Tragedies have a way of putting the fear of God into those of us who are still living. Most of us, that is. Sadly, some may stay in denial and say, “Fallen creation? What are you talking about? I will NEVER accept this. NEVER. Do you hear me Ray? You can SCREAM this in my face for the rest of time. I WILL NEVER ACCEPT WHAT YOU SAY.” I hope you are not one of them.
"Sometimes we must step away from a situation to really see how God is working on our behalf. God is always doing something new. He has given you strategies and has shown you how to make it in dry places. Rely on Him."
Behold, I will do a new thing; now it shall spring forth; shall ye not know it? I will even make a way in the wilderness, and rivers in the desert. - Isaiah 43:19
(WNS)--While the nation watches to see how the new House leadership flexes its Tea Party-enhanced muscles, the legal campaign to strip the public square of any reminders of America's Christian heritage continues apace.
On Jan. 4, a three-judge panel of the 9th U.S. Circuit Court of Appeals ruled that the 57-year-old cross atop the Mount Soledad Veterans Memorial in San Diego is unconstitutional. The decision runs counter to a 2010 U.S. Supreme Court ruling in a similar case at the Mojave National Preserve, as well as a district court ruling that said the Mount Soledad cross was not unconstitutional because it "communicates the primarily non-religious messages of military service, death and sacrifice."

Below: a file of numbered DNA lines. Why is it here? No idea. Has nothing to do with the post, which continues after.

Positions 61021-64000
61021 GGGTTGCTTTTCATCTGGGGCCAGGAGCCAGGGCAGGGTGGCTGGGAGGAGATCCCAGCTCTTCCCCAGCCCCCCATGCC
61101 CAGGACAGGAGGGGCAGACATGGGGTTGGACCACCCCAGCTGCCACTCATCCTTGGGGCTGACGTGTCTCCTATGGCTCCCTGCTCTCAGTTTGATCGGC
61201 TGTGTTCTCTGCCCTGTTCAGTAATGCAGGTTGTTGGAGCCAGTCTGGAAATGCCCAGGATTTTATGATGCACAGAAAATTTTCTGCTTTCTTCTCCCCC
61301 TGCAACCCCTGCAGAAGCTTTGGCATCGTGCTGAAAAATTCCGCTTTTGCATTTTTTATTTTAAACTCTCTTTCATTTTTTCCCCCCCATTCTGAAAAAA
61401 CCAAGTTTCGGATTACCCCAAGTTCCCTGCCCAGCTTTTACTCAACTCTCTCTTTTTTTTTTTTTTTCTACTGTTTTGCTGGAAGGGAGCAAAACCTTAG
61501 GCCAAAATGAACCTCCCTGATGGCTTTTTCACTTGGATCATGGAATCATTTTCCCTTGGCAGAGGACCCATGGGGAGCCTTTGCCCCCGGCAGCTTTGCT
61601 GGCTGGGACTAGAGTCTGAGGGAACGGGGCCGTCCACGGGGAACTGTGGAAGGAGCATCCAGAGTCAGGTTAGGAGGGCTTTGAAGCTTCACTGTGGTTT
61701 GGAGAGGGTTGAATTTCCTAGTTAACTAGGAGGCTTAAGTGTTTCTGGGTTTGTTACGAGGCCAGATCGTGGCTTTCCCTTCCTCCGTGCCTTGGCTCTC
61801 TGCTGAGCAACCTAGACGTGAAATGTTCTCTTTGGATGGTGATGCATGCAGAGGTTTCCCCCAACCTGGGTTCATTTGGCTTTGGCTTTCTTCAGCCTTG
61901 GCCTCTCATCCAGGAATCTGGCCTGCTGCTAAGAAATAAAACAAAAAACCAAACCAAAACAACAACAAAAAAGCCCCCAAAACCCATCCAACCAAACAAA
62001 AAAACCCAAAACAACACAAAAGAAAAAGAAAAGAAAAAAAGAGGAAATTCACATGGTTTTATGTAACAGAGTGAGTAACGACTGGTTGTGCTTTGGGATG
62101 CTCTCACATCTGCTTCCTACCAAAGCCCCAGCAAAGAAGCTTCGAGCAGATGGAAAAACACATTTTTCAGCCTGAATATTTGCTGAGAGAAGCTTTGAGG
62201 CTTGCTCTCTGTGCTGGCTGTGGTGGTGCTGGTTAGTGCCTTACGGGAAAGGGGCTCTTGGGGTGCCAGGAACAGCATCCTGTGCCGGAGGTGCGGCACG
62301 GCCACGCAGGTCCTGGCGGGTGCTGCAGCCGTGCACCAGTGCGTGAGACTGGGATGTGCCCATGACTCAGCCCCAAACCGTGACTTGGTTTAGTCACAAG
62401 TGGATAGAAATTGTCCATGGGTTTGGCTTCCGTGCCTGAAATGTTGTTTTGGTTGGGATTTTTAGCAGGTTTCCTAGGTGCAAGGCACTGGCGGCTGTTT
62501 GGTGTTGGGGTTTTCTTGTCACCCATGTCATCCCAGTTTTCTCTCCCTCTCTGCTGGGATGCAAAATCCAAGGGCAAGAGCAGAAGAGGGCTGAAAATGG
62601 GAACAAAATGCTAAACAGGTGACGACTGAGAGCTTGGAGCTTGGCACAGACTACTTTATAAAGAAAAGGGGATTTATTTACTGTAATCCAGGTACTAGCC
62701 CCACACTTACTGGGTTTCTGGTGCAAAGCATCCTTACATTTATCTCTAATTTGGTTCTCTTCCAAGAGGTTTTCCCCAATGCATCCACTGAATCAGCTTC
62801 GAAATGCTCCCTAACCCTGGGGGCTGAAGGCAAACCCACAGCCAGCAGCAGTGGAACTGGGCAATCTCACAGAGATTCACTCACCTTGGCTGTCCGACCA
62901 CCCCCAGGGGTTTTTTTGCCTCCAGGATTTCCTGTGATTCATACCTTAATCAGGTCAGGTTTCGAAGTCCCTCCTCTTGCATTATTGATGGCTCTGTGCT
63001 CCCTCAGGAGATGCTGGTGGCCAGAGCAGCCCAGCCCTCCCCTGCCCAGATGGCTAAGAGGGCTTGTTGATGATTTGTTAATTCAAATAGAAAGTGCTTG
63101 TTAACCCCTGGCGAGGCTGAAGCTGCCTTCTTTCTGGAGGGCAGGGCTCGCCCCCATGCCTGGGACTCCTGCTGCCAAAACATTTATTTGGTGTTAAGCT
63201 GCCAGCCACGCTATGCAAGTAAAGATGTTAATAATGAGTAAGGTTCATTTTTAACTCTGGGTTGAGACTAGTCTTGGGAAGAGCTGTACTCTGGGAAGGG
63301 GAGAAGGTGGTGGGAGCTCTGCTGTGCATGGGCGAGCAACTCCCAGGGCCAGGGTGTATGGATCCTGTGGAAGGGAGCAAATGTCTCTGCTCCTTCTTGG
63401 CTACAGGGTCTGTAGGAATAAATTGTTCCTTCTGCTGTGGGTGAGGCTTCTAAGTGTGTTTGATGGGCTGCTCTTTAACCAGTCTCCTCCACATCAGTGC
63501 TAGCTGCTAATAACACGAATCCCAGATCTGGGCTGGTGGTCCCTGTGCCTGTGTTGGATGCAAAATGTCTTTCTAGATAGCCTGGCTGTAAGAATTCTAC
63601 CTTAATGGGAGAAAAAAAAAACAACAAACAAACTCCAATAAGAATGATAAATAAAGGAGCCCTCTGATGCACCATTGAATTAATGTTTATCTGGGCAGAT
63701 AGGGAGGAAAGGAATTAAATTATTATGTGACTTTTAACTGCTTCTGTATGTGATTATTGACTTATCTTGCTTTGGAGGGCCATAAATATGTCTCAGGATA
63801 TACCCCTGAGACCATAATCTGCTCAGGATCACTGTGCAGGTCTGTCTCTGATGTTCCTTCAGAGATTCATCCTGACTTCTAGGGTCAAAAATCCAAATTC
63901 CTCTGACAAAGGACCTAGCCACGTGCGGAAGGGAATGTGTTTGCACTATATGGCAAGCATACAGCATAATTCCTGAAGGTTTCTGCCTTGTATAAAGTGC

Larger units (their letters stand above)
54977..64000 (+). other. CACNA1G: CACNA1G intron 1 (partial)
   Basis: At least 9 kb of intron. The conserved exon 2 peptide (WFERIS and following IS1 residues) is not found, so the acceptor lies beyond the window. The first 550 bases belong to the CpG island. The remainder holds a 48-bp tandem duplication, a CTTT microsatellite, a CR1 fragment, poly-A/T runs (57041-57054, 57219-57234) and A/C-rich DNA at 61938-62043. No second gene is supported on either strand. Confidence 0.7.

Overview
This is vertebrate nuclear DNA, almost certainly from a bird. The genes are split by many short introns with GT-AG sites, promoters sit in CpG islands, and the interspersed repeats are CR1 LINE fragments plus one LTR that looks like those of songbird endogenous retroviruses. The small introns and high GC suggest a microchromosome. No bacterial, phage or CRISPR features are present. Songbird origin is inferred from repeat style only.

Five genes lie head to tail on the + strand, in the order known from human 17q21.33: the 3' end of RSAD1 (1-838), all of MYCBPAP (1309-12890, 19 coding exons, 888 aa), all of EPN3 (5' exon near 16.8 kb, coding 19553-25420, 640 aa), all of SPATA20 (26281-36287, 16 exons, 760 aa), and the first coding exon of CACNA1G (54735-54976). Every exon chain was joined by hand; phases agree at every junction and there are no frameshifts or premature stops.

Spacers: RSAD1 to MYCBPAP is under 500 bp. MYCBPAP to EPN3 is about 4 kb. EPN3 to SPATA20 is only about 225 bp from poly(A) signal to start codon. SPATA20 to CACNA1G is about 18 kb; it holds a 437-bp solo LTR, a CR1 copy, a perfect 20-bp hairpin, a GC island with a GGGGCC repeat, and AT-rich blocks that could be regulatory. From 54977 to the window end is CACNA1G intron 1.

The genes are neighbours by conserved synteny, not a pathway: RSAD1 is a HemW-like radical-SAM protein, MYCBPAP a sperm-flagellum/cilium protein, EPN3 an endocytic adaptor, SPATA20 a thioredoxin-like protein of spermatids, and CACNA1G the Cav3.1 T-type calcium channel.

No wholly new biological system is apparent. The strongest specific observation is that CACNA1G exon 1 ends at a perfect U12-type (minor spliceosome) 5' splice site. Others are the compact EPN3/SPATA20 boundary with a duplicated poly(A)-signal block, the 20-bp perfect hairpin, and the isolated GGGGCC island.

In finding the cross unconstitutional, Judge Mary Margaret McKeown, a 1998 Clinton appointee, wrote: "The history and absolute dominance of the Cross are not mitigated by the belated efforts to add less significant secular elements to the Memorial."
Perhaps the memorial keepers should have erected a 40-foot Frosty the Snowman next to the cross. Oops. That applies only to Nativity scenes and Christmas trees on public land. I'm getting the sops to secular bullies mixed up.
The problem seems to be that the cross is just too big and obvious. That makes it ipso facto offensive. The 43-foot concrete structure can be seen from Interstate 5, for instance. It's a wonder that the American Civil Liberties Union, which brought the suit, hasn't claimed that the cross has caused multiple accidents as atheist, Wiccan, Buddhist, Jewish and Muslim motorists clutch their hearts and keel over their steering wheels upon spying it. Given that the hillside has sported a highly visible cross since 1913, it's safe to conclude that millions of motorists have made it through that scary stretch without incident. It's probably less safe to claim this in areas with noxious billboards for "adult" services, but I haven't checked accident statistics, so let's not go there.